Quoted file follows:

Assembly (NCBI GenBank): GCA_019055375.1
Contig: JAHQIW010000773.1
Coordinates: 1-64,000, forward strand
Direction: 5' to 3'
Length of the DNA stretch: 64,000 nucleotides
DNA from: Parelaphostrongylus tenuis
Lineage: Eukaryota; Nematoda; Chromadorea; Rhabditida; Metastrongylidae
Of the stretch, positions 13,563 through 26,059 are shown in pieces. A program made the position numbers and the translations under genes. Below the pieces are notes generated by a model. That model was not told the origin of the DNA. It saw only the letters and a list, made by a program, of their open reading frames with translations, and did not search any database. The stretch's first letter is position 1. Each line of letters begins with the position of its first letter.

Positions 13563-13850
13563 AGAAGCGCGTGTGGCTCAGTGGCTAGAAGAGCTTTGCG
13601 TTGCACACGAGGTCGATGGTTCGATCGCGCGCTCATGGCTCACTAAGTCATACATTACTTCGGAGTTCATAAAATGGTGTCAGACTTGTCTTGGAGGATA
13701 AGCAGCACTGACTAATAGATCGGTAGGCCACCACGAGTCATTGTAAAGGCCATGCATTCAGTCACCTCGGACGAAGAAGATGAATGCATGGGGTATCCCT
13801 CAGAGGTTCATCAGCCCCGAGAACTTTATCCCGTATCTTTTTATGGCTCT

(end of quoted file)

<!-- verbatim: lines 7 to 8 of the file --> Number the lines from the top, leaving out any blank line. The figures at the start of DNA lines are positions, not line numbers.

Lineage: Eukaryota; Nematoda; Chromadorea; Rhabditida; Metastrongylidae
Of the stretch, positions 13,563 through 26,059 are shown in pieces. A program made the position numbers and the translations under genes. Below the pieces are notes generated by a model. That model was not told the origin of the DNA. It saw only the letters and a list, made by a program, of their open reading frames with translations, and did not search any database. The stretch's first letter is position 1. Each line of letters begins with the position of its first letter.